- #1

Clausius2

Science Advisor

Gold Member

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What do you think of this?. I was a brainwave when I sat on the toilet :rofl: .

A typical jet engine compresses the air when it comes into the compressor, burns it with fuel, and expands it in the turbine. Approximating there is no difference of static pressure between the entrance and the nozzle, and neglecting the mass flow of fuel, the integral momentum equation yields:

[tex] F=\frac{dm_a}{dt}(U_2-U_1)[/tex]

is the force applied to the engine structure.

2=flow conditions behind of the engine

1=flow conditions in front of the engine.

Watching the Turbomachinery equations, one can guess that a compressor accelerates the absolute flow: the blades acts on compressing the relative flow, increasing the static and total pressure, decreasing relative velocity to the blade, and increasing the absolute velocity respect to the stator. We can say that behind the compressor the velocity is the largest (but it will have a lot of swirl). By contrast, the turbine deccelerates the flow, but it provides the energy of rotation to the compressor. So that, we are paying a lost of velocity to gain efficiency on the consumption of energy.

The question is: remove only the turbine and put around the compressor fairing a larger fan coaxially (I mean, like the turbofan engines). In flight conditions, the external fan will provide energy to the compressor. Additionally, the combustion chamber will provide with more enthalpy to the flow. So that we have a maximum [tex] U_2[/tex], without losts of velocity in the turbine.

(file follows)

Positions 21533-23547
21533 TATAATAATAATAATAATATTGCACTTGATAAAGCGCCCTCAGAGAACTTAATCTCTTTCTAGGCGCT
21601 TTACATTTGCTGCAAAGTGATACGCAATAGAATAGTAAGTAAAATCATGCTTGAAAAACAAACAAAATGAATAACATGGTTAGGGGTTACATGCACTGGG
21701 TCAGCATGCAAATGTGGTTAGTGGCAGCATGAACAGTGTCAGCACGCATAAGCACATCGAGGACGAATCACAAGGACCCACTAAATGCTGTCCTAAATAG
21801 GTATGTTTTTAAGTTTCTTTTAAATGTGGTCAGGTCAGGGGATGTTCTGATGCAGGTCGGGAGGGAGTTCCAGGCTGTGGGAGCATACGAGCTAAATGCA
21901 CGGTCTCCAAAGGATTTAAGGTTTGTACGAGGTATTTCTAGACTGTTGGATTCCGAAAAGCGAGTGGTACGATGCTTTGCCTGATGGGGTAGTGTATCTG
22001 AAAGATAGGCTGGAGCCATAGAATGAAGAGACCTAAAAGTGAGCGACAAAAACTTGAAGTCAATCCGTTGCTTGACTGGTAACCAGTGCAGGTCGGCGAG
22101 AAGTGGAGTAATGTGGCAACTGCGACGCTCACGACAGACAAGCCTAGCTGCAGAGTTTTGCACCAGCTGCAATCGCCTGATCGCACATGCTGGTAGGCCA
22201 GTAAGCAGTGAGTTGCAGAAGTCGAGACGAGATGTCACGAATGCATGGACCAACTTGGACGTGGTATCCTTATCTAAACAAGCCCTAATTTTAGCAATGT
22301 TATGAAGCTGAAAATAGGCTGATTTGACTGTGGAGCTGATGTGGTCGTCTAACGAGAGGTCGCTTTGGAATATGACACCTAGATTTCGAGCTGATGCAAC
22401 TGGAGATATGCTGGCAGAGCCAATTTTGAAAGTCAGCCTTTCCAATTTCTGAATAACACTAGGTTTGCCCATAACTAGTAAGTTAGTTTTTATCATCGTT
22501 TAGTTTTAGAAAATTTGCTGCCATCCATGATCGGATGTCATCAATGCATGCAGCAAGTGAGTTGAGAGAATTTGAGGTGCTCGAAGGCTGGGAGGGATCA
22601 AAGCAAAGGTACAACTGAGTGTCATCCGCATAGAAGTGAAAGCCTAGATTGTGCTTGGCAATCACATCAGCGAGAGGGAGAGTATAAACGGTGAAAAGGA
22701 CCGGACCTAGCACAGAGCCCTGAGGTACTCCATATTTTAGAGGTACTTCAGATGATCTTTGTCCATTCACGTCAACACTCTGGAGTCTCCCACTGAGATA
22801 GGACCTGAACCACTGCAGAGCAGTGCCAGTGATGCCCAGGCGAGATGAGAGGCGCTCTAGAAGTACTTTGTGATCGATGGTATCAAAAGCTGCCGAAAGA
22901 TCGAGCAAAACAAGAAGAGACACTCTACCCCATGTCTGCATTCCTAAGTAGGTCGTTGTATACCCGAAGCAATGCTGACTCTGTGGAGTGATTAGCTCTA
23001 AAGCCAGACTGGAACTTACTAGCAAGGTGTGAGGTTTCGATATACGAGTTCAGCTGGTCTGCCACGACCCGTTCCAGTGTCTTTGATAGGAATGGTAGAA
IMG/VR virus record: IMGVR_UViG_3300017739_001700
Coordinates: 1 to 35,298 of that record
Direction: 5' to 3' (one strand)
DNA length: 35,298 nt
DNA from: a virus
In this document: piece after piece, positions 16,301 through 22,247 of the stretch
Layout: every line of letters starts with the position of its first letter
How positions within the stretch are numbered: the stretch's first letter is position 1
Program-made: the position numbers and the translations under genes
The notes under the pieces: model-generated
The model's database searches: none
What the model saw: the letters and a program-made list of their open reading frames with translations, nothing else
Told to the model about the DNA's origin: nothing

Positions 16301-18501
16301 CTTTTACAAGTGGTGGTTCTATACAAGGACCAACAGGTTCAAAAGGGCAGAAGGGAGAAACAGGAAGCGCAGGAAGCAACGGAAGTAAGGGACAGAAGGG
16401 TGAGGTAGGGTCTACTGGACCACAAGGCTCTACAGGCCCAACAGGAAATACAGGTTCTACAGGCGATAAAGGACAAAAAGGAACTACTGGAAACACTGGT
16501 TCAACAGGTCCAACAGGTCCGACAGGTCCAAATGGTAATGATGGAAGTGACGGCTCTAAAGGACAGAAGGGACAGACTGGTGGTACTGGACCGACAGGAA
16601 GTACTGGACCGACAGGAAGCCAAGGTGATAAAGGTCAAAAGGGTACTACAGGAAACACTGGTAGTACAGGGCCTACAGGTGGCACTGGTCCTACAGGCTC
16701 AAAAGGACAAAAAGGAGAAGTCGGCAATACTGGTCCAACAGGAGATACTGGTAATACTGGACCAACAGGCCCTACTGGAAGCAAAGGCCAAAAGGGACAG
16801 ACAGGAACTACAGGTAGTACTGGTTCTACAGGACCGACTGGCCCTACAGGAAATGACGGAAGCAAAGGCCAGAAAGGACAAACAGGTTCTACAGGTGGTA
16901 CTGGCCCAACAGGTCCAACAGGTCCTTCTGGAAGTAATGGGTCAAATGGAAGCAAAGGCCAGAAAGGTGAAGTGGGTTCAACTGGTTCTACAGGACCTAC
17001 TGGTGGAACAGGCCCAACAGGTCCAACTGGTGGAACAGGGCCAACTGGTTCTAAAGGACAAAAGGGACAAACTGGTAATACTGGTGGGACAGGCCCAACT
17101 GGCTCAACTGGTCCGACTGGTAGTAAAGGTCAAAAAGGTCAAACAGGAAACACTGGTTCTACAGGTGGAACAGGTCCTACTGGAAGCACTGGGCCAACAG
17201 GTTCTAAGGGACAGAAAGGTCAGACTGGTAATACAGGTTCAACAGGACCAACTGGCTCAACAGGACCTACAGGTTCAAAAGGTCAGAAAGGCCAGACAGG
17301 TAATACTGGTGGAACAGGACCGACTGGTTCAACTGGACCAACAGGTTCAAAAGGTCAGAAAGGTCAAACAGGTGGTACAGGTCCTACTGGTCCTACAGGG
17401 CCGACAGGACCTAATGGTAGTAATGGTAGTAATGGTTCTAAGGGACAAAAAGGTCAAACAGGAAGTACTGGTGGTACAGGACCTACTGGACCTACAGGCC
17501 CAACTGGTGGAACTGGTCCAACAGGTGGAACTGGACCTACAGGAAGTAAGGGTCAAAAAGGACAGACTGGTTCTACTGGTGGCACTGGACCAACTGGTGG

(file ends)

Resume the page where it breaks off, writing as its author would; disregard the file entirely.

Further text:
What do you think?.

A typical jet engine compresses the air when it comes into the compressor, burns it with fuel, and expands it in the turbine. Approximating there is no difference of static pressure between the entrance and the nozzle, and neglecting the mass flow of fuel, the integral momentum equation yields:

[tex] F=\frac{dm_a}{dt}(U_2-U_1)[/tex]

is the force applied to the engine structure.

2=flow conditions behind of the engine

1=flow conditions in front of the engine.

Watching the Turbomachinery equations, one can guess that a compressor accelerates the absolute flow: the blades acts on compressing the relative flow, increasing the static and total pressure, decreasing relative velocity to the blade, and increasing the absolute velocity respect to the stator. We can say that behind the compressor the velocity is the largest (but it will have a lot of swirl). By contrast, the turbine deccelerates the flow, but it provides the energy of rotation to the compressor. So that, we are paying a lost of velocity to gain efficiency on the consumption of energy.

The question is: remove only the turbine and put around the compressor fairing a larger fan coaxially (I mean, like the turbofan engines). In flight conditions, the external fan will provide energy to the compressor. Additionally, the combustion chamber will provide with more enthalpy to the flow. So that we have a maximum [tex] U_2[/tex], without losts of velocity in the turbine.

What do you think?.

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